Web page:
How much has LeBron James’ post game improved?

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If you’ve taken a drink every time a national TV broadcaster has referenced Miami Heat forward LeBron James’ “improved post game” this season, there’s a good chance your liver hates you. After being shut down by the Dallas Mavericks in the NBA Finals thanks, in part, to James refusing to punish the likes of Jason Kidd and even J.J. Barea on the block, LeBron went to Hakeem Olajuwon this off-season and focused on making the low-post game a much more integral part of his arsenal.

However, Grantland’s Sebastian Pruiti has a post up today that makes the distinction between LeBron having “improved” his post game and the fact that he’s embracing the low-post game more:

Even last season, before James “developed” any moves on the block, he was one of the most efficient post players in the league. He shot 53.2 percent in the post and his 1.043 points per possession there put him in the 91st percentile among all NBA players. His numbers were so good that I named him one of the five best post players in the game after the season.

This year, James’ post game is a talking point. We can’t watch a Miami Heat game without hearing how much James improved over the offseason. James even tipped his hat to his low-post evolution in an interview during Sunday’s game against the Chicago Bulls. The problem is that James’ low-post numbers are actually worse than they were last season. His 0.958 points per possession put him in the 77th percentile among all NBA players.

As Pruiti points out, LeBron is backing down his man on the block far more often than he did last season, but his post-up efficiency has suffered as a result, mainly because he’s turning the ball over more when he’s posting up this season than he did last year.

However, I see LeBron’s decreased post efficiency as a case of LeBron taking one step backwards right now in order to take two steps forward in the future. Moneyball enthusiasts will remember the curious case of Scott Hatteberg, who swung at less first pitches than any player in baseball during his prime, but absolutely crushed the ball whenever he did swing at a first pitch — when presented with those stats, Hatteberg explained that people weren’t realizing that when Hatteberg did swing at a first pitch, it was only because it was a pitch so easy to hit that not even Hatteberg could resist taking a hack at it.

Such is the case with LeBron’s post game. In previous years, James would establish mid-post position, take a few tentative dribbles, and patiently wait for the double-team to come before making a skip pass out of it — sometimes it would lead to an open shot, but more often than not the defense would have time to rotate and James’ post-up would lead to nothing more than 8 seconds of wasted time for his team. When the opponent practically begged LeBron to take him one-on-one, James would grudgingly oblige, which is what led to him having one of the best post-up PPGs in the game.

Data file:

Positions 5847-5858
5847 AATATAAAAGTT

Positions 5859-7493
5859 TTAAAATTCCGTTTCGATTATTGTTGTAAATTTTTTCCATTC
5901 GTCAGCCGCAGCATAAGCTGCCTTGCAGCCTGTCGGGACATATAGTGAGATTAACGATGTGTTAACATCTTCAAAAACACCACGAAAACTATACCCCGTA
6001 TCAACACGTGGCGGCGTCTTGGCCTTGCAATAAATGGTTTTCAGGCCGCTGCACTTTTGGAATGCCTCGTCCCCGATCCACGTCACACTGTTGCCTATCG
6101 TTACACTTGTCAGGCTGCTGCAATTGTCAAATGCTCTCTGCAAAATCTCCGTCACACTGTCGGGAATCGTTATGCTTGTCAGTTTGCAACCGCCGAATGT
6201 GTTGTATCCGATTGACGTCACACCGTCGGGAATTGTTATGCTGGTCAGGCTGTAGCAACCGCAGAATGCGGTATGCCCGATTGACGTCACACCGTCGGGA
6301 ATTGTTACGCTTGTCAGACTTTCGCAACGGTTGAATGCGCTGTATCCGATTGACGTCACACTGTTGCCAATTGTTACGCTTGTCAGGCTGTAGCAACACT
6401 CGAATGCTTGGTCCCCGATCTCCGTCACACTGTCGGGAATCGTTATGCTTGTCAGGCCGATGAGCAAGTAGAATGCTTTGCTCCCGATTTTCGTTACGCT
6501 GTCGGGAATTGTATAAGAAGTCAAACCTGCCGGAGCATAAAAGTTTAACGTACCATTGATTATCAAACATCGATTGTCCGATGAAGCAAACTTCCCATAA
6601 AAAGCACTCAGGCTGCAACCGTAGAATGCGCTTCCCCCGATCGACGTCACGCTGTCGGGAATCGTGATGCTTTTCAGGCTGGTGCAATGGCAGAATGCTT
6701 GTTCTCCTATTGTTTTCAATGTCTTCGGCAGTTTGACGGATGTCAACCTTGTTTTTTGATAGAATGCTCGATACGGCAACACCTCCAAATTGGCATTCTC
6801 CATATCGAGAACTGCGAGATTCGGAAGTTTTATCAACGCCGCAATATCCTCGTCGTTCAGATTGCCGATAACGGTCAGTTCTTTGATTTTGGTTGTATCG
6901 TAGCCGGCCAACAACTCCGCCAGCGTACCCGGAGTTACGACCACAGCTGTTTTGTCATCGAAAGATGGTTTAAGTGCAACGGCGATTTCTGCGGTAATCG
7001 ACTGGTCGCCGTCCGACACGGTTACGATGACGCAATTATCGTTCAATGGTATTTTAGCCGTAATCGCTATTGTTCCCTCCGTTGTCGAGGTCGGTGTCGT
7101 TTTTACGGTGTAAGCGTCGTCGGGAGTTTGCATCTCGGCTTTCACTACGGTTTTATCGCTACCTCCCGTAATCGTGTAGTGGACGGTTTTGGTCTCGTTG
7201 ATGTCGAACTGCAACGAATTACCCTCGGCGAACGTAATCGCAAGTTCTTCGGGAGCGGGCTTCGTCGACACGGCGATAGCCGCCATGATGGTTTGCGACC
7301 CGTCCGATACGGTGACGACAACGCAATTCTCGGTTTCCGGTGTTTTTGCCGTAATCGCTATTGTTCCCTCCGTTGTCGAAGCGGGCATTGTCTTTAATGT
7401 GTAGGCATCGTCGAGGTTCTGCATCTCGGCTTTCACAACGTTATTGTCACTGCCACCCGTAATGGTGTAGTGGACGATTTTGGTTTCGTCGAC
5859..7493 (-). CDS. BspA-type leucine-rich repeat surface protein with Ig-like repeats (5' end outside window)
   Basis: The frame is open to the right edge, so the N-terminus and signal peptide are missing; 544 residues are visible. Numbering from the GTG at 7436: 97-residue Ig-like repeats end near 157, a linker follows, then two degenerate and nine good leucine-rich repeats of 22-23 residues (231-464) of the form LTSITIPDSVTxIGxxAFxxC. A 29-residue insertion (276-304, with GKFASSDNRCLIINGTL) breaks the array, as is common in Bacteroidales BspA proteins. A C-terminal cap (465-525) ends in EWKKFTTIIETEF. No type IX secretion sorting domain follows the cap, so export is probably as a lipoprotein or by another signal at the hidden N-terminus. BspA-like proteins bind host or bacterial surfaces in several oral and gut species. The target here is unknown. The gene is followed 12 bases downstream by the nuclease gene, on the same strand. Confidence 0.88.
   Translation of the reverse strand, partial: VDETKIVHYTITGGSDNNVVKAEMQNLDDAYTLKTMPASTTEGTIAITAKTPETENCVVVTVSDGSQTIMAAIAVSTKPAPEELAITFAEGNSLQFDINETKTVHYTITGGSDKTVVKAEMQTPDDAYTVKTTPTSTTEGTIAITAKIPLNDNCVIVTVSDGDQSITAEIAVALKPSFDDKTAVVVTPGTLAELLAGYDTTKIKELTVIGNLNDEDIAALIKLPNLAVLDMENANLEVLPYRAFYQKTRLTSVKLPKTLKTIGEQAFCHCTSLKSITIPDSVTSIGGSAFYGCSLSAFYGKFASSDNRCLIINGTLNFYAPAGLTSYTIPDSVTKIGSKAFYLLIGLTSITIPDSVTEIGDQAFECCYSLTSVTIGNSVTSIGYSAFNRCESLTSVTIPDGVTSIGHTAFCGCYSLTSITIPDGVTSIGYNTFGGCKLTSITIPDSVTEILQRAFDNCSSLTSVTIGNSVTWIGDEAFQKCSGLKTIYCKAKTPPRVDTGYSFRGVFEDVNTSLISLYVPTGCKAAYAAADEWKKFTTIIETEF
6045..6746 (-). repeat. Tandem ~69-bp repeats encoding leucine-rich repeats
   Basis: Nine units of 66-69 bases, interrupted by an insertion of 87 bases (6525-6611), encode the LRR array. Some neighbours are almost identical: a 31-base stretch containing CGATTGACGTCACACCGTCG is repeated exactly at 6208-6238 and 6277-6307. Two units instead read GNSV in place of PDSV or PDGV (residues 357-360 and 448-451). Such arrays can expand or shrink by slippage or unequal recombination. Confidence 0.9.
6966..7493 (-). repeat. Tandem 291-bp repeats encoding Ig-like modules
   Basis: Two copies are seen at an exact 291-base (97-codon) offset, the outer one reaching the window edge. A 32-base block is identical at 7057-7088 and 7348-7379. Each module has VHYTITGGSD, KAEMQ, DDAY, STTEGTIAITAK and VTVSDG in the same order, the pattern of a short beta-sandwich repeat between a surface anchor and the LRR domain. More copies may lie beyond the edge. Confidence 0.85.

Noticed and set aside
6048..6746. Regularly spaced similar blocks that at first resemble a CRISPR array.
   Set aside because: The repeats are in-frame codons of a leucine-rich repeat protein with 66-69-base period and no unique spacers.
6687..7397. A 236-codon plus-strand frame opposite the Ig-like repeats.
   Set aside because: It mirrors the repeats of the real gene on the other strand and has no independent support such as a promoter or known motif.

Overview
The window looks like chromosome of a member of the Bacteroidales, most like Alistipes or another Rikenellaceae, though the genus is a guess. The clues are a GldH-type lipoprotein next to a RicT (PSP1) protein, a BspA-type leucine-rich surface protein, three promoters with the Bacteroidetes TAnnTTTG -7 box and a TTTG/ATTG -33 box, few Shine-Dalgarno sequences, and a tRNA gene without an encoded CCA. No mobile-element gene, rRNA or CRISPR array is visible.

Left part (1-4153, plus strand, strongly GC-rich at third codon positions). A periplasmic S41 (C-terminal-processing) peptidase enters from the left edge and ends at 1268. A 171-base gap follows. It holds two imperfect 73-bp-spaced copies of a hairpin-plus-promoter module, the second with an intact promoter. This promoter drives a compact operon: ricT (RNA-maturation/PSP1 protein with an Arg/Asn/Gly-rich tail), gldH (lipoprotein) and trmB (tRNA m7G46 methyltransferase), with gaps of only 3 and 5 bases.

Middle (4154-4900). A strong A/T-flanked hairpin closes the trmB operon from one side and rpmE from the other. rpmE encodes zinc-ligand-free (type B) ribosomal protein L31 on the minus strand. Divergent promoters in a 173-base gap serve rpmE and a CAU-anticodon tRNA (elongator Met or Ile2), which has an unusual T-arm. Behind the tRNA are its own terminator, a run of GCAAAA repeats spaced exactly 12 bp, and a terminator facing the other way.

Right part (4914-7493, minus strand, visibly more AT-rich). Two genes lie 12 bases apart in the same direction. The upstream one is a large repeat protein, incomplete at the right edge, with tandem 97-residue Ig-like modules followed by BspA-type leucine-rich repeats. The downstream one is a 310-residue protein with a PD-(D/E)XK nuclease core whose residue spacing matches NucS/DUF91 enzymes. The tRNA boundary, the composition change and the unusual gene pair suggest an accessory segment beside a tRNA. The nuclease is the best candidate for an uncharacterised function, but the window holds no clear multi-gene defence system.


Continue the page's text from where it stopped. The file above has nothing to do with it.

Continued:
James’ post-game is still a work in progress, but that’s no longer a euphemism — James is actually putting work into his post-up game, and the progress is coming. James’ face-up jump game from the mid-post is already deadly — like last year’s ISO-heavy vintage of Amar’e Stoudemire, he can knock down the 15-footer or blow by his opponent once he’s used his strength to get solid position and can use his speed to blow by him. James’ back-to-basket game isn’t McHale-like yet, but as Pruiti noted, he has a reliable turnaround over his right shoulder and a good counter-move to the middle already, and the ambidextrous James is finally developing some confidence with a lefty hook on the low block. And as Pruiti also notes, James is now spinning to the baseline instead of the middle when he makes his post moves, which leads to slightly lower-percentage looks but also keeps James from allowing a double-team to keep him from getting a shot off.

Most importantly, James isn’t getting discouraged when a post-up possession doesn’t go his way — in previous years, James would get good position, make a strong post move, miss a bunny, and then give up on his post game for the rest of the contest and settle for launching jumpers. In the waning minutes of Sunday’s game against the Bulls, James backed down Ronnie Brewer and was called for an offensive foul. Rather than get discouraged, James came back on the next possession, backed Brewer all the way under the basket, and converted on the easy layup to give the Heat a key basket in crunch-time. No matter what the numbers say, that’s simply not a play James was comfortable making with the game on the line in seasons past.

James still doesn’t have Kobe Bryant’s balletic footwork in the post or even Shaq’s confidence in his pure power moves, but he finally seems to have made a commitment to patching up what had been a glaring hole in his game. Now, if he could just get comfortable knocking down open catch-and-shoot threes and shoot 85% from the free-throw line…